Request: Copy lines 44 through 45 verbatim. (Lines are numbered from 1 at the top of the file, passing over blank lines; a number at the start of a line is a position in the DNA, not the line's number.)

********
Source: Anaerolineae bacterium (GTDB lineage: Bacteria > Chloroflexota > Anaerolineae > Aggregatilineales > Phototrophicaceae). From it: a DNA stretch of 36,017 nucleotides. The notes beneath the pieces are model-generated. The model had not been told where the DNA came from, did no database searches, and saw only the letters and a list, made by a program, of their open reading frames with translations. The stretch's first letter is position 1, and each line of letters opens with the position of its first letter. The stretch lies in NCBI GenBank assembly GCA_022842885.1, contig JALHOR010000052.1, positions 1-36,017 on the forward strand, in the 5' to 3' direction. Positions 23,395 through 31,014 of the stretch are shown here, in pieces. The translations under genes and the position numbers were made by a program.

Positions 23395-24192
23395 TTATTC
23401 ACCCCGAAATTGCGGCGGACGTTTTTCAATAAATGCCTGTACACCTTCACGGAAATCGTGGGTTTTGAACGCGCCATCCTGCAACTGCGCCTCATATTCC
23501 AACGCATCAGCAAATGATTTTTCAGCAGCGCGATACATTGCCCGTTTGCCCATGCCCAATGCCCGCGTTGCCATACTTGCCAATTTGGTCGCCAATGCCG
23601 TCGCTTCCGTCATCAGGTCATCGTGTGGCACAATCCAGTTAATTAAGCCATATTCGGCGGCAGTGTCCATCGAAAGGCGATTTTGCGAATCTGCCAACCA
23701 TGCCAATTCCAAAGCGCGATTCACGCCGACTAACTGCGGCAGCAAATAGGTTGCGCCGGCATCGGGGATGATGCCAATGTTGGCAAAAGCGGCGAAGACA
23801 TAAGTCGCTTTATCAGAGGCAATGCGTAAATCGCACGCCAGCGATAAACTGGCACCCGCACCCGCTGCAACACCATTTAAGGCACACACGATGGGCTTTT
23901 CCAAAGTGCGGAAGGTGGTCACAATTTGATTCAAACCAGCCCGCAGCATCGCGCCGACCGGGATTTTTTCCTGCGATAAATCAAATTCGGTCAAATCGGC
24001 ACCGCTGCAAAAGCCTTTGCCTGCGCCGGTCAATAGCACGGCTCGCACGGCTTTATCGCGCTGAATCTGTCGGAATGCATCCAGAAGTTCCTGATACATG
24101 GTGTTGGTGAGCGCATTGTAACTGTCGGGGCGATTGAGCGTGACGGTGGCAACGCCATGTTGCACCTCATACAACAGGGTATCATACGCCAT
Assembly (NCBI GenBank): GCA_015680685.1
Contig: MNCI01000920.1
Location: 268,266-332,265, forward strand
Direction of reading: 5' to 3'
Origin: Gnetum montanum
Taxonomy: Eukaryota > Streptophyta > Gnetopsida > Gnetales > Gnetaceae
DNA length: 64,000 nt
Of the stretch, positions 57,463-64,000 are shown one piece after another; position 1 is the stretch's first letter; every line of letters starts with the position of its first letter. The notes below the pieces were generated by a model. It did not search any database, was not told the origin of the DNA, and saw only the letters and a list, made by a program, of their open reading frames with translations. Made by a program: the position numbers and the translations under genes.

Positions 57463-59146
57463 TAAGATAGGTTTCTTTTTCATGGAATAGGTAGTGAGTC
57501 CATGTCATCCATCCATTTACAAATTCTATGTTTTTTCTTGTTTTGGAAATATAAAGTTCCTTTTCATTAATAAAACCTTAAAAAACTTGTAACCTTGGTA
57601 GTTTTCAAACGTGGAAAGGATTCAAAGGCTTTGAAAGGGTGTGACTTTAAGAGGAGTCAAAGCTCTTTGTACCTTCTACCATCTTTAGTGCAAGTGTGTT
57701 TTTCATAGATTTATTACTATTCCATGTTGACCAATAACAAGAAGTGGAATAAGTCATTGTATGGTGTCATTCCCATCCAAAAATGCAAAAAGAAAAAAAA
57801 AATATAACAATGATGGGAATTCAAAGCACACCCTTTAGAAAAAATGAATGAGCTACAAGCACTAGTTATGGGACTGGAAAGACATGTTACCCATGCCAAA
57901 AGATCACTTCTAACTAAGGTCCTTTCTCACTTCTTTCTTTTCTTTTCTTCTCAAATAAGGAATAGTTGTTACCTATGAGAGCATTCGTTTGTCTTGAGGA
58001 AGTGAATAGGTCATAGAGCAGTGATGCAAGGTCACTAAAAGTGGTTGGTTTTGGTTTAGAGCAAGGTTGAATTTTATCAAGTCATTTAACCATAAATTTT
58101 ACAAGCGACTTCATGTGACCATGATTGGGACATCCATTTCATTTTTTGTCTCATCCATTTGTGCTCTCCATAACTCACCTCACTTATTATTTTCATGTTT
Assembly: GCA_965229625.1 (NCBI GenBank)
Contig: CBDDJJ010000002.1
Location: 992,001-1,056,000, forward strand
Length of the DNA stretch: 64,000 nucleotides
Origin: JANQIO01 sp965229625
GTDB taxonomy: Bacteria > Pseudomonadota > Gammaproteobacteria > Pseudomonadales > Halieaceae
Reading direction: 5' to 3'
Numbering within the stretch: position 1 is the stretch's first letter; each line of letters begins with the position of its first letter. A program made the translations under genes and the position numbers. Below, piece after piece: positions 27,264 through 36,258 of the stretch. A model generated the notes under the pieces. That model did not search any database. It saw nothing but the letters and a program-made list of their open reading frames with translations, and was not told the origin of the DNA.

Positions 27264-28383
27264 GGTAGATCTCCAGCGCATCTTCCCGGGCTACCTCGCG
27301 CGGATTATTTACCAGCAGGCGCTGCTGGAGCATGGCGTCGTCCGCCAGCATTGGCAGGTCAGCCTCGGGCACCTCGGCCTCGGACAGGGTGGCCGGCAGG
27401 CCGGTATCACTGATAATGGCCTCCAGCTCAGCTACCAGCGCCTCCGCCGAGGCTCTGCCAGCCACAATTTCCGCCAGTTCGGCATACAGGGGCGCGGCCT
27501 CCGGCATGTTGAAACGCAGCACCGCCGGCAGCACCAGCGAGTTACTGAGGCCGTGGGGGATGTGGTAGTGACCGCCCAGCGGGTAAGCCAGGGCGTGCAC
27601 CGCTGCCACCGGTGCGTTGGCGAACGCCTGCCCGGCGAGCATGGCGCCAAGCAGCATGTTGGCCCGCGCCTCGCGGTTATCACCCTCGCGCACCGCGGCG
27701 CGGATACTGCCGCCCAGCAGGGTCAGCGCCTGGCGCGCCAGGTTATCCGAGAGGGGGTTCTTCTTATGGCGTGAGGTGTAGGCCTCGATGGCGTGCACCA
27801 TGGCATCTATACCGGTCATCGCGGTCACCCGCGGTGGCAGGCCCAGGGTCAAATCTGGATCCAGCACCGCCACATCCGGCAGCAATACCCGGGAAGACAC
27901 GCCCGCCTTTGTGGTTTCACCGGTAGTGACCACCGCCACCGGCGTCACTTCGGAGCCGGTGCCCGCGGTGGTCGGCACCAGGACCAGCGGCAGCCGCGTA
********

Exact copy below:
27801 TGGCATCTATACCGGTCATCGCGGTCACCCGCGGTGGCAGGCCCAGGGTCAAATCTGGATCCAGCACCGCCACATCCGGCAGCAATACCCGGGAAGACAC
27901 GCCCGCCTTTGTGGTTTCACCGGTAGTGACCACCGCCACCGGCGTCACTTCGGAGCCGGTGCCCGCGGTGGTCGGCACCAGGACCAGCGGCAGCCGCGTA